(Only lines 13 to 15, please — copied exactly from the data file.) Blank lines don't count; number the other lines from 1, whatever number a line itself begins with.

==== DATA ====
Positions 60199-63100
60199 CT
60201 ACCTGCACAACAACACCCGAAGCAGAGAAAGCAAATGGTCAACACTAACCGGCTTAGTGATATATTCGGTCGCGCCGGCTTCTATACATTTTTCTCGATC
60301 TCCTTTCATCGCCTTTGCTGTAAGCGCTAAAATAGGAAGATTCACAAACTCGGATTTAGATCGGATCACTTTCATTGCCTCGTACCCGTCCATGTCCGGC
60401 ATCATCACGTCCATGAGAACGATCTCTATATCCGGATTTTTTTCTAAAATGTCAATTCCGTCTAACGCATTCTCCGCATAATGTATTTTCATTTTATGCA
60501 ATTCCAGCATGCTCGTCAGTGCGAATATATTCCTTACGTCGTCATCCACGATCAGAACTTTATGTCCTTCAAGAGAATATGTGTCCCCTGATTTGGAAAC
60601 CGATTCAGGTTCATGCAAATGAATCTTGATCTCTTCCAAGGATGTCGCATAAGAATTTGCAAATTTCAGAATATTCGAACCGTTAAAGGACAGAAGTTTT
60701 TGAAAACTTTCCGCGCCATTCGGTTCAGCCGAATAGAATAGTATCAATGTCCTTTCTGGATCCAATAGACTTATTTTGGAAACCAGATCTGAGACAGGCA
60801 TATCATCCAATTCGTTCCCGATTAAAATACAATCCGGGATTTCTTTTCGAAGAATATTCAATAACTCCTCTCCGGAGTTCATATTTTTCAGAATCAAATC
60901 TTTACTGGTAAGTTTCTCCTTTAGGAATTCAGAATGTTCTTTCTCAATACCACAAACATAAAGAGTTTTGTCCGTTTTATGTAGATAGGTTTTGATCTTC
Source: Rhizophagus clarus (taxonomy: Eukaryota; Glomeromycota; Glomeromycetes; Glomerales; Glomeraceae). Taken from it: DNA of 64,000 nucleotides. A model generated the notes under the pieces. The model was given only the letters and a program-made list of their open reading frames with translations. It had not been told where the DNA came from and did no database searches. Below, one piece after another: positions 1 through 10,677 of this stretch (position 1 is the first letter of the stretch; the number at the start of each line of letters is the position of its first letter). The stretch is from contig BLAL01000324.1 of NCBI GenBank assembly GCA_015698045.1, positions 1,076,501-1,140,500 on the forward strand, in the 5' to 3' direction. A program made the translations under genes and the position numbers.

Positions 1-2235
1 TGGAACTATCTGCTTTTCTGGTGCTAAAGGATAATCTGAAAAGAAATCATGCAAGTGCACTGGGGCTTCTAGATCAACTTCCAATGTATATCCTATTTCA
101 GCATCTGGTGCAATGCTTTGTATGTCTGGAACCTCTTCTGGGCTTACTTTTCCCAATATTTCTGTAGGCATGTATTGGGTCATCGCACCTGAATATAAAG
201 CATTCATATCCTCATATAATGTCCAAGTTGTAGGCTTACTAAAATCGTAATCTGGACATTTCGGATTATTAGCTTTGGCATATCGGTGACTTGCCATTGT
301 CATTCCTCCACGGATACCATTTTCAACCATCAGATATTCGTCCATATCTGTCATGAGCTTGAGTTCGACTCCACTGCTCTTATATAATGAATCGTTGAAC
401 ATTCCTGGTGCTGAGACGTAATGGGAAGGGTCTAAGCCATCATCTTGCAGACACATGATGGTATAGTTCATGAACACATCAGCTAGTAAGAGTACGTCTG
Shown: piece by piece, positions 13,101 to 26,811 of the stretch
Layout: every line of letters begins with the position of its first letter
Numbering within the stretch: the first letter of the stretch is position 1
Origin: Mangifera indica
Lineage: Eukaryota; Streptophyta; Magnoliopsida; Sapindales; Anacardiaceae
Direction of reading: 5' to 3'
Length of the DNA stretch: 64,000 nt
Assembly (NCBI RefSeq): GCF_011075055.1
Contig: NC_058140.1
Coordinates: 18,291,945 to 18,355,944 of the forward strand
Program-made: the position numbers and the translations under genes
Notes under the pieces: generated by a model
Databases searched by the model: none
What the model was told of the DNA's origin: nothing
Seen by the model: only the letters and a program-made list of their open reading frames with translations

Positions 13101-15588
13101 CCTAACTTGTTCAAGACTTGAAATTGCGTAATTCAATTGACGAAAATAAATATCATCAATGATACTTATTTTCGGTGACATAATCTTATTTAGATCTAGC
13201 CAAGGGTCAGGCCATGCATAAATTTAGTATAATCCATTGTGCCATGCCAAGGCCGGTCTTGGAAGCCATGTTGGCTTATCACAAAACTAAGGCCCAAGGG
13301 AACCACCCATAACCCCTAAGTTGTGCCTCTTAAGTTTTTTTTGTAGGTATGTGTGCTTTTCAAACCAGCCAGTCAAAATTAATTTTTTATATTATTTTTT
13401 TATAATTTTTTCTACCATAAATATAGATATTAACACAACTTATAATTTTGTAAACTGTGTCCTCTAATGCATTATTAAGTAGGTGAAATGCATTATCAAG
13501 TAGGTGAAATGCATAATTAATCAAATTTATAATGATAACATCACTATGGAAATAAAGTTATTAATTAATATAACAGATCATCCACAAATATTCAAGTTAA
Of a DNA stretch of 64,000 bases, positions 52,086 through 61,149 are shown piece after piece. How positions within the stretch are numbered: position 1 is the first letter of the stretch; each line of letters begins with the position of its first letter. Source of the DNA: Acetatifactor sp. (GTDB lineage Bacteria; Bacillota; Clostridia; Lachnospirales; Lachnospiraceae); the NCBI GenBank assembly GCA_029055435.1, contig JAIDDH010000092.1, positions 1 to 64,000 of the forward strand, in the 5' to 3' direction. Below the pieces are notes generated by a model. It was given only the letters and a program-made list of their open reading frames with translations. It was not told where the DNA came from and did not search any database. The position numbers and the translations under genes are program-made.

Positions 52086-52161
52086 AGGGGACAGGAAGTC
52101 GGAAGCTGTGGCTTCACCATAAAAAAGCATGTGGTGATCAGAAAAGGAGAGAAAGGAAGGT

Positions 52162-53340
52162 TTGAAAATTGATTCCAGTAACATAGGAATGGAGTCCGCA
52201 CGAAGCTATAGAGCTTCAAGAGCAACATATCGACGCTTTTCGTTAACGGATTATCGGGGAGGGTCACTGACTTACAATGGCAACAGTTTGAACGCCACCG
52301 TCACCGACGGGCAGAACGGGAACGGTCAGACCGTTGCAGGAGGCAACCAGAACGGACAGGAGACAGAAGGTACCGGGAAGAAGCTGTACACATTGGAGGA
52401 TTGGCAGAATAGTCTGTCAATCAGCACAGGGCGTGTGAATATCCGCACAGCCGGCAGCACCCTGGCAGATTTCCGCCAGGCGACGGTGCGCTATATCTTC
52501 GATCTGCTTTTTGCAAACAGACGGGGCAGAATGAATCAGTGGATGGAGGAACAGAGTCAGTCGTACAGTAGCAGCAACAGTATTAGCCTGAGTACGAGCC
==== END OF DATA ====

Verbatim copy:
1 TGGAACTATCTGCTTTTCTGGTGCTAAAGGATAATCTGAAAAGAAATCATGCAAGTGCACTGGGGCTTCTAGATCAACTTCCAATGTATATCCTATTTCA
101 GCATCTGGTGCAATGCTTTGTATGTCTGGAACCTCTTCTGGGCTTACTTTTCCCAATATTTCTGTAGGCATGTATTGGGTCATCGCACCTGAATATAAAG
201 CATTCATATCCTCATATAATGTCCAAGTTGTAGGCTTACTAAAATCGTAATCTGGACATTTCGGATTATTAGCTTTGGCATATCGGTGACTTGCCATTGT